Points-based programs were originally considered a sales promotion tool. Even today, there are discussions as to whether point and card-based programs fully meet the characteristics of a loyalty program and whether they actually contribute to increasing customer loyalty.
However, due to the fact that an increasing number of points-based programs are targeted by entrepreneurs at long-term activities aimed at increasing customer loyalty, and not only at generating immediate sales effects, but these systems are also more and more commonly considered a particular form of loyalty program and one of the manifestations of the so-called relationship marketing.
The main goals of loyalty programs include retaining a company’s existing customers, increasing the level of purchase focus, and collecting data on customer buying behavior.
Two moments are of key importance for the participants of the loyalty program: awarding points and exchanging them for prizes. The moment of making a purchase is tantamount to granting the program participant another package of points. Although points do not have a value in themselves, they promise a future reward and have an important psychological meaning for the customer, increasing the perceived benefit of making a purchase.
The high cost of participation is one of the most important disincentives for consumers to join a loyalty program. This type of venture can create a ton of unnecessary costs. That’s why if you want to invest in a loyalty program and count on real profits from its operation, entrust the task of creating it to specialists. You certainly won’t spend more than if you prepare and run your loyalty program on your own, but in return you can count on numerous benefits.
Research also shows that fear of losing one’s privacy plays an important role in rejection of program membership. Consumers are increasingly aware of their rights and the consequences of sharing information about themselves. They are less and less inclined to give personal information to companies, especially if they are not convinced about the intentions of the latter and the benefits they can gain by doing so.
Lack of personalization
A common mistake made when creating a loyalty program is the failure to precisely define the target group and its needs. It should be borne in mind that specific target groups are motivated to act by different factors, which is why without a precise personalization of the program there can be no effective loyalty program. It is also known that it is impossible to satisfy all consumers, which is why when designing a program it is necessary to focus on the group of customers who are most attractive and have the greatest impact on the company’s revenue and image. It is they who should be noticed and appreciated when designing the program. In reality, however, in the vast majority of programs, all customers are treated identically.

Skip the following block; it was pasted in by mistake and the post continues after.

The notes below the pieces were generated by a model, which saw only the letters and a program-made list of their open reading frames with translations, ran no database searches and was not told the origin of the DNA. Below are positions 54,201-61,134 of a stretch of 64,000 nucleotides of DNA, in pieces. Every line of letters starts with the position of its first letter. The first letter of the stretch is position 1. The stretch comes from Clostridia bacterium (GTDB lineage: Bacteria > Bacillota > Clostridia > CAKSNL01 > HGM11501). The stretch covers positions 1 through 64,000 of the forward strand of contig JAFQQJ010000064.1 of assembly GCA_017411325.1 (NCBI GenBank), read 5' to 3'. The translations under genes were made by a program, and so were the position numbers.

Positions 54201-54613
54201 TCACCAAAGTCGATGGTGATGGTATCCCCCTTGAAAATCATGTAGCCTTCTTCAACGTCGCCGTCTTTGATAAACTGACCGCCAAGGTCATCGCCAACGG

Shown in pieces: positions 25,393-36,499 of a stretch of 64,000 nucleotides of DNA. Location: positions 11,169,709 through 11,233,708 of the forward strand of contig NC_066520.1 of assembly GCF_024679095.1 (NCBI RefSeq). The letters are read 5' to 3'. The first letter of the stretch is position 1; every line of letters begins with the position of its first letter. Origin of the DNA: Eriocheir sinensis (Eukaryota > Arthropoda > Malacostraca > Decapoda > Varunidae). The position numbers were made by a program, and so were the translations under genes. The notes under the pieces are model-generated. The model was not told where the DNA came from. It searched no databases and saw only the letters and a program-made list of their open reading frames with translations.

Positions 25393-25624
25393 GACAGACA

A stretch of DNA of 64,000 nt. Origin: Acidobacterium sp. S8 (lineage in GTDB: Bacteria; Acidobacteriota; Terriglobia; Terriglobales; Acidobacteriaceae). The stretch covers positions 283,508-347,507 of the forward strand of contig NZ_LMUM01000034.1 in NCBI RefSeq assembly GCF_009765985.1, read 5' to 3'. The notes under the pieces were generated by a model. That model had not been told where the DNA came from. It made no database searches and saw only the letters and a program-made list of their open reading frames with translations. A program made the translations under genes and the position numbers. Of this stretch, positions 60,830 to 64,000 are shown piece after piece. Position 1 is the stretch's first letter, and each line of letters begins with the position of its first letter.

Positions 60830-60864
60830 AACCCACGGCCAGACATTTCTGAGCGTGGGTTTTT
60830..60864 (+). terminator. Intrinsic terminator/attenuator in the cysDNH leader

Absence of effectiveness measurement tools
Already at the program preparation stage, it is necessary to identify tools that will allow to manage the program and analyze its effects. Systematic monitoring of the current state of the program and introducing changes during its duration play a key role for its ultimate success. Unfortunately, it often happens that companies do not have any mechanisms to measure the effectiveness of the program, so they cannot really reliably assess its effectiveness. Designing and implementing an effective program is not an easy task. However, with the help of specialists, a loyalty program can bring tangible results and become an important element of the company’s strategy.
In addition, consumers tend to react negatively to frequent changes in the operation of a loyalty program, including termination and reactivation, even if they have never been active members. The lack of clearly articulated and formalized program rules discourages customers from participating. Another reason for their reluctance is the organizer’s lack of attention to tailoring the rewards to the target group, as well as an excessively high point threshold for awarding rewards. Negative feedback from those around the consumer or personal dissatisfaction with the program may lead to withdrawal from participation. Consumer dissatisfaction is most often expressed in a growing feeling of frustration due to program features such as barriers to award eligibility, unattainability, worthlessness, and additional costs to obtain the award. A factor discouraging the customer from further participation in the program is also the need to incur additional costs of obtaining the award, which the program organiser did not mention earlier. Points-based programs assume the need to identify the most profitable customers and focus the company’s activities on this group. Naturally, an underestimated group of loyal but less profitable customers appears, who often feel frustrated and disappointed. Treating these less profitable customers as unprivileged can lead to them leaving the company and spreading their bad reputation.
An integral part of any loyalty program must be regular, interesting and valuable communication, as well as additional forms of rewarding users for participation and other gamification activities. There is no one ready-made recipe for implementing a loyalty program. Too many issues are individual to be able to create a ready guide here. After the creation stage comes the pre-implementation stage, which is extremely demanding, and this is where the dirty and not so interesting work takes place. This is where all the options for technical integration with external systems, tax settlements and other financial issues are considered, suppliers and partners are checked, and an incredibly demanding and time-consuming legal part is prepared. Usually this is entrusted to a company that deals with the preparation of the entire program – and no wonder. Check out our website and discover the case studies we have worked on.